employed by Newark Lamp for periods of up to ten years. It is clear that this was in the nature of a bonus gratuitously given to the individuals in question, and was not something to which they were entitled as a matter of right. This single occurrence was not intended to modify the existing practice that no employees of any other General Electric component subsequently hired by Newark Lamp carried their seniority with them. The proofs at the trial very definitely showed that such was the practice that was consistently followed before, as well as after, the local agreement was negotiated. The one isolated instance cited by plaintiff does not, under the facts of this case, supply the necessary proof that the local agreement deprived her of any seniority rights.
Contrary to plaintiff's contention, the Court further finds that the local agreement of November 26, 1958, was not negotiated in violation of the National Agreement or the Constitution of Local 492. Article XXI of the National Agreement, headed 'Local Understandings', in the pertinent sections thereof, provides:
'1. The provisions of this Agreement are subject to all present local understandings, and such understandings will remain in effect unless changed in the manner provided in the following Section.
'2. After the effective date of this Agreement, new local understandings will be recognized and made effective only where set forth in writing and signed by local management and the Local, and approved by the Company and the Union.'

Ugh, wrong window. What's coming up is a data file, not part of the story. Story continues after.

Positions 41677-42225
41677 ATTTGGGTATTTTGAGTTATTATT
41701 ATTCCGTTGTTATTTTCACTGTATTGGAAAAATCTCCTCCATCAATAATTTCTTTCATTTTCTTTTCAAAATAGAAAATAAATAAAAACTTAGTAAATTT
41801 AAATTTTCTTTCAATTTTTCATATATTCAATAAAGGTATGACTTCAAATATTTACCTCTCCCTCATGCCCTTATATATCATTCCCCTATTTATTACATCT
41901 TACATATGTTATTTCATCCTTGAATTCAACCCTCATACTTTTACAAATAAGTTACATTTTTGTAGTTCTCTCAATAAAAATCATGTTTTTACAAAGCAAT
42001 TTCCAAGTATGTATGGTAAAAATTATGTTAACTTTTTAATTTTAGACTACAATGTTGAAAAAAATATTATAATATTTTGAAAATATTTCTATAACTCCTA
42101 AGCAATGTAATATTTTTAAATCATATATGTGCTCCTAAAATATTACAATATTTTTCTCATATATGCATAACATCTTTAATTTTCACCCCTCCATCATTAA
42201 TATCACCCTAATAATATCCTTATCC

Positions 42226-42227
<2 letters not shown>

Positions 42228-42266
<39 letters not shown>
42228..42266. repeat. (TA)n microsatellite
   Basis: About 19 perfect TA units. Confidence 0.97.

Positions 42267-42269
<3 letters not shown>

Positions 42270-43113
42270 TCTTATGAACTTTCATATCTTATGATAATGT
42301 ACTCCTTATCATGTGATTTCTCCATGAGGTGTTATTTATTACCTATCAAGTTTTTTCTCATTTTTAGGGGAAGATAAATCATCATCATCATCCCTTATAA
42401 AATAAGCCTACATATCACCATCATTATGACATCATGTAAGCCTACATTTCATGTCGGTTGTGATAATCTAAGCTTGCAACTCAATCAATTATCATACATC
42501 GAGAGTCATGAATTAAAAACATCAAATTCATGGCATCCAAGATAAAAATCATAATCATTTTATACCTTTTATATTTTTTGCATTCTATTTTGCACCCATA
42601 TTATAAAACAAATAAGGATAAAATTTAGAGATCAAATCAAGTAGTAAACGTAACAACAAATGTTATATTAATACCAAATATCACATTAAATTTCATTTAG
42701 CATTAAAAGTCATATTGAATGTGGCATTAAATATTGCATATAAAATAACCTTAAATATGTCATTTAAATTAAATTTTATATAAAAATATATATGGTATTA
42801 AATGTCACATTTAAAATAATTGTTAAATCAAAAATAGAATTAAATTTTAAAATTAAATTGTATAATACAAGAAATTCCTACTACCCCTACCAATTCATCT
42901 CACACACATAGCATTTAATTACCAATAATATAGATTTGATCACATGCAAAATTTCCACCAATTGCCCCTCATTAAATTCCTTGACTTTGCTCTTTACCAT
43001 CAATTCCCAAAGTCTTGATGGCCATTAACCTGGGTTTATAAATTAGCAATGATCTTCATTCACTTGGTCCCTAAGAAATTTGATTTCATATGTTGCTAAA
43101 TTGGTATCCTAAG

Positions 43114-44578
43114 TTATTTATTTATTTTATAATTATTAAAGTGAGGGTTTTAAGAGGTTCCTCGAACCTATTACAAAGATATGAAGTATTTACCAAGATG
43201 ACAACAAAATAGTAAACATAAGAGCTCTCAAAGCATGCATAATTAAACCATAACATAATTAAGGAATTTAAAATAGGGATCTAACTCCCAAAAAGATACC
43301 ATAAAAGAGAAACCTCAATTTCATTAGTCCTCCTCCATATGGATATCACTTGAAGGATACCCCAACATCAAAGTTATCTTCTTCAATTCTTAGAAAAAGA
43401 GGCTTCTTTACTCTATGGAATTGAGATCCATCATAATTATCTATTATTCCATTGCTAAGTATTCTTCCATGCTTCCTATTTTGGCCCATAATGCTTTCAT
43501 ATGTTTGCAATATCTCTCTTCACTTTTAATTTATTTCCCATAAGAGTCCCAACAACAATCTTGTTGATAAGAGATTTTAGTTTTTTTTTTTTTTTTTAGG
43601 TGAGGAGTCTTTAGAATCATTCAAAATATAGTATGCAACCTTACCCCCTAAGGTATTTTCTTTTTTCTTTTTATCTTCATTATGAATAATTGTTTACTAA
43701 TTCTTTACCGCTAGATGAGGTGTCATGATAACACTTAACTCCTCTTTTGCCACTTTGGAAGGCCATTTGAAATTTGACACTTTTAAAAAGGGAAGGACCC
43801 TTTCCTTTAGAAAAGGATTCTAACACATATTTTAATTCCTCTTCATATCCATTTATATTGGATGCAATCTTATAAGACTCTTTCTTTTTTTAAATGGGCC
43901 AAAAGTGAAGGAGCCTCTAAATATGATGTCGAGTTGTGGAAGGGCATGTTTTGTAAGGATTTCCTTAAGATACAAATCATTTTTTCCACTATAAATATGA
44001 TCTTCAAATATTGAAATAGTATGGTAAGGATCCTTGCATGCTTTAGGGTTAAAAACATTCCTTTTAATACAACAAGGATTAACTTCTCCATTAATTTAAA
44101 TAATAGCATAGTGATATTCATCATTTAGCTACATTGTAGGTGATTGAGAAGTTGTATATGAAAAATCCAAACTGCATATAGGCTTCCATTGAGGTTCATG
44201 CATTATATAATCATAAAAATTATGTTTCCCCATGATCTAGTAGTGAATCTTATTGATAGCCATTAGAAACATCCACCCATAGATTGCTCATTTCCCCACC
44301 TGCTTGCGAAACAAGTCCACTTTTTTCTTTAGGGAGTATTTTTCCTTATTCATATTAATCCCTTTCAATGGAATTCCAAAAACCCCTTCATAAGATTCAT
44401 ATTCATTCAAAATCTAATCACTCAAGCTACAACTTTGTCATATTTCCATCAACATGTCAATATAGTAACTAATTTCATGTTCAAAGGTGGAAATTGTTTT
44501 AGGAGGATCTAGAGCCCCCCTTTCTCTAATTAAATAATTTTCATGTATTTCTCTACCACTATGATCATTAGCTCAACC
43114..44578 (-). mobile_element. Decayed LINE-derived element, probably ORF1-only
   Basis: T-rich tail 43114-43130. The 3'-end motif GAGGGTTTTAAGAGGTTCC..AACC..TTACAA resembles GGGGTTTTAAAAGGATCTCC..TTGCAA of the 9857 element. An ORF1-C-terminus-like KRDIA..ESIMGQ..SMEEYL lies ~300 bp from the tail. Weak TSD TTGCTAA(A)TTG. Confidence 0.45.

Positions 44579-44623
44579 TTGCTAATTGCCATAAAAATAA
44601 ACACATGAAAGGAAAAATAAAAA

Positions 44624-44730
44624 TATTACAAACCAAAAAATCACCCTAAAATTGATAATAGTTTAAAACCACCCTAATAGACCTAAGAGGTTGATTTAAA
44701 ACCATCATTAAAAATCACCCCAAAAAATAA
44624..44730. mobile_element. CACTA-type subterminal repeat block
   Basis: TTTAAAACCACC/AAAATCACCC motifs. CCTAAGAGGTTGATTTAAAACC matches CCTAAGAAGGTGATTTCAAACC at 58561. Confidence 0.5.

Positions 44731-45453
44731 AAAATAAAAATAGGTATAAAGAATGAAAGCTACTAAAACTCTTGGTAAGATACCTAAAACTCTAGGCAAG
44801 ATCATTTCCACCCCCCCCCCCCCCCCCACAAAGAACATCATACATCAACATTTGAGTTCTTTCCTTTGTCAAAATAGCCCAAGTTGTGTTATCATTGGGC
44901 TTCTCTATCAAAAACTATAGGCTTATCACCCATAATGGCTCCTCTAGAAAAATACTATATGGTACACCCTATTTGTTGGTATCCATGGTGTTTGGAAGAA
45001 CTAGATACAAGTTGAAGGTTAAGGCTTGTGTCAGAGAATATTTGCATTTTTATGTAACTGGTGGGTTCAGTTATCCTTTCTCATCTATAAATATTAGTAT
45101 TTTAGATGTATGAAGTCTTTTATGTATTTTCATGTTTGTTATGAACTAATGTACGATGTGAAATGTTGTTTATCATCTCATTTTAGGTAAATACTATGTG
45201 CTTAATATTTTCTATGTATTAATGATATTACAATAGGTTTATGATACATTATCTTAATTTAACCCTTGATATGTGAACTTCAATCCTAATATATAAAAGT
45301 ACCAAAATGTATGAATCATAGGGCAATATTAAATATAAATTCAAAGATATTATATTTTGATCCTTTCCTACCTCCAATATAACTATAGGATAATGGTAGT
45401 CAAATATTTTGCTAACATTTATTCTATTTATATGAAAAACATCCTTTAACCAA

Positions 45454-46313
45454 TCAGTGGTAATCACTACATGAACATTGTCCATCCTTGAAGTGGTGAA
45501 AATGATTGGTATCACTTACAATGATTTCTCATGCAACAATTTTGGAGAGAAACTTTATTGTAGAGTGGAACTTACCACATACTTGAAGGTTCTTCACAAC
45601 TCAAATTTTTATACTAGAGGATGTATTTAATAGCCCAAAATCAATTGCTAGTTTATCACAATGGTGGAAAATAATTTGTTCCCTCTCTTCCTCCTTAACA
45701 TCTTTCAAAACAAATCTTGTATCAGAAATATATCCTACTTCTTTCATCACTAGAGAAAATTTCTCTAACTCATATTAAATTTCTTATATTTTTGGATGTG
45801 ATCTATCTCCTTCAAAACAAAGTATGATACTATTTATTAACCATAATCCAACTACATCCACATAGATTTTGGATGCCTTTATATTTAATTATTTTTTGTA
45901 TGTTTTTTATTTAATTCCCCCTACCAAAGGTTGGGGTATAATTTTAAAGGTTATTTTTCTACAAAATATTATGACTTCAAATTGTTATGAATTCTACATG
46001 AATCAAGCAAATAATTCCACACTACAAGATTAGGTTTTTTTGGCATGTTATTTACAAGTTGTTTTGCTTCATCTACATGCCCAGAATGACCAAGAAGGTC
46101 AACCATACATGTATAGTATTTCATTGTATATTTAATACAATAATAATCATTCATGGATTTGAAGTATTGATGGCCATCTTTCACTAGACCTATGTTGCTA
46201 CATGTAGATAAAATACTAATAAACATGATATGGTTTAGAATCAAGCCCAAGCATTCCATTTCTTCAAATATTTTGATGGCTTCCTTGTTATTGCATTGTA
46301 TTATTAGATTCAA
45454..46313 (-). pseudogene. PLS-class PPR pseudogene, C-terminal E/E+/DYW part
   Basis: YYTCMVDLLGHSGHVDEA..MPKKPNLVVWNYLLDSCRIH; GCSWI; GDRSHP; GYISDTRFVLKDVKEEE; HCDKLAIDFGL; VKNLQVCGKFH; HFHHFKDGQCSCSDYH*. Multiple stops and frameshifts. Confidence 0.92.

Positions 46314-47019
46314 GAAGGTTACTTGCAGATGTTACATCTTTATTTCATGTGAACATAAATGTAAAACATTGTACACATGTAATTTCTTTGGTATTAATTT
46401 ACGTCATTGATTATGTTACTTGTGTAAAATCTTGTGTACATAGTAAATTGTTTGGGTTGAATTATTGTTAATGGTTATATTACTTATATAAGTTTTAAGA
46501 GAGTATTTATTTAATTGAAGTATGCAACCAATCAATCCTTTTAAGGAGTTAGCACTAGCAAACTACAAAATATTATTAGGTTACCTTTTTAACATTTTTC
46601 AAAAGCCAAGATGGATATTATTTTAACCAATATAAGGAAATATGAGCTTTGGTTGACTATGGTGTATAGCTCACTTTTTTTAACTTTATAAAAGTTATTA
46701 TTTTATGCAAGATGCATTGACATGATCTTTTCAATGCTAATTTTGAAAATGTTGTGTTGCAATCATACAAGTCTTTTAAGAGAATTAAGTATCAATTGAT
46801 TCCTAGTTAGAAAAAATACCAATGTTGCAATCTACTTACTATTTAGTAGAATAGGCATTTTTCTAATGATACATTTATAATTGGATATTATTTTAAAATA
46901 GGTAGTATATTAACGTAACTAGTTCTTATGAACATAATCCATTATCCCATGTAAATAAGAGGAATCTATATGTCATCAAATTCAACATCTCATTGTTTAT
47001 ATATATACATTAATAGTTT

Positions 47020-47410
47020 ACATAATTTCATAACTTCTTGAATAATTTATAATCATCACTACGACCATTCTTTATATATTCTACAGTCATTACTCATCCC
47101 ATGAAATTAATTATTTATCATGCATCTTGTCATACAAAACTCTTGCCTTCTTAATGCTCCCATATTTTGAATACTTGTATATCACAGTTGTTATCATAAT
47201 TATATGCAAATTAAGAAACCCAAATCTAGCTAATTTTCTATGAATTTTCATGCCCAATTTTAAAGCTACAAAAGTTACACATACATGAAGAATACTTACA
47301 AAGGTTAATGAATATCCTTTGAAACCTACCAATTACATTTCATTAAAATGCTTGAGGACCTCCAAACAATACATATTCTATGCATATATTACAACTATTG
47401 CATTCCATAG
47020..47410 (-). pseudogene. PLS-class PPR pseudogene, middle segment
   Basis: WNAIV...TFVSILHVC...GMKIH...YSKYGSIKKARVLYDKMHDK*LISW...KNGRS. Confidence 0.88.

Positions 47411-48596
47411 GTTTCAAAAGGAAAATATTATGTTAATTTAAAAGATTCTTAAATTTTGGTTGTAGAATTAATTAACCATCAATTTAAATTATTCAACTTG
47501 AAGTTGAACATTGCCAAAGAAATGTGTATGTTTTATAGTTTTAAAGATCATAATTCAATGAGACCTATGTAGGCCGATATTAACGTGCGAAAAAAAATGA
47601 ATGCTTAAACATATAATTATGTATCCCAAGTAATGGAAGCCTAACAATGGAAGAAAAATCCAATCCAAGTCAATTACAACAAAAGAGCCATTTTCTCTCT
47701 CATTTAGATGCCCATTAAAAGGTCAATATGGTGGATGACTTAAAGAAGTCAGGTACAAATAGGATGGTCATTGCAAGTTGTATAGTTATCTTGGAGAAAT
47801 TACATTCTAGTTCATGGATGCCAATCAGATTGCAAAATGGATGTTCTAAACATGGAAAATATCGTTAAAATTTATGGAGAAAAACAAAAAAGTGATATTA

Plaintiff's argument that the local agreement was ineffective because it was not approved by the International Union has no basis in fact. The only proof offered on this point was that the agreement was not signed by a representative of the International Union. It can be seen from Article XXI, however, that there is no requirement that the Union sign the agreement, only that it be approved. Newark Lamp's Supervisor, who negotiated the agreement for local management, testified that the local agreement had been approved, and plaintiff introduced no evidence to the contrary. Thus, plaintiff has failed to carry her burden on this point.
Article XXI of the National Agreement contains no requirement that the membership of the local union approve or ratify a local agreement. Similarly, an examination of both the local union's constitution and the local agreement itself, discloses no requirement of ratification by the local's membership. Absent such a provision, there is no extrinsic requirement for ratification. Cleveland Orchestra Committee v. Cleveland Federation of Musicians, 303 F.2d 229 (6 Cir. 1962); Fogg v. Randolph, 244 F.Supp. 885 (S.D.N.Y.1962). It follows, that the failure of the local union to submit the local agreement to its membership for ratification, in and of itself, in no way affected the validity of the agreement. Furthermore, the record shows that the local agreement was in fact ratified by the membership, at a meeting called for that purpose. Testimony offered by plaintiff to refute this was scant and unconvincing.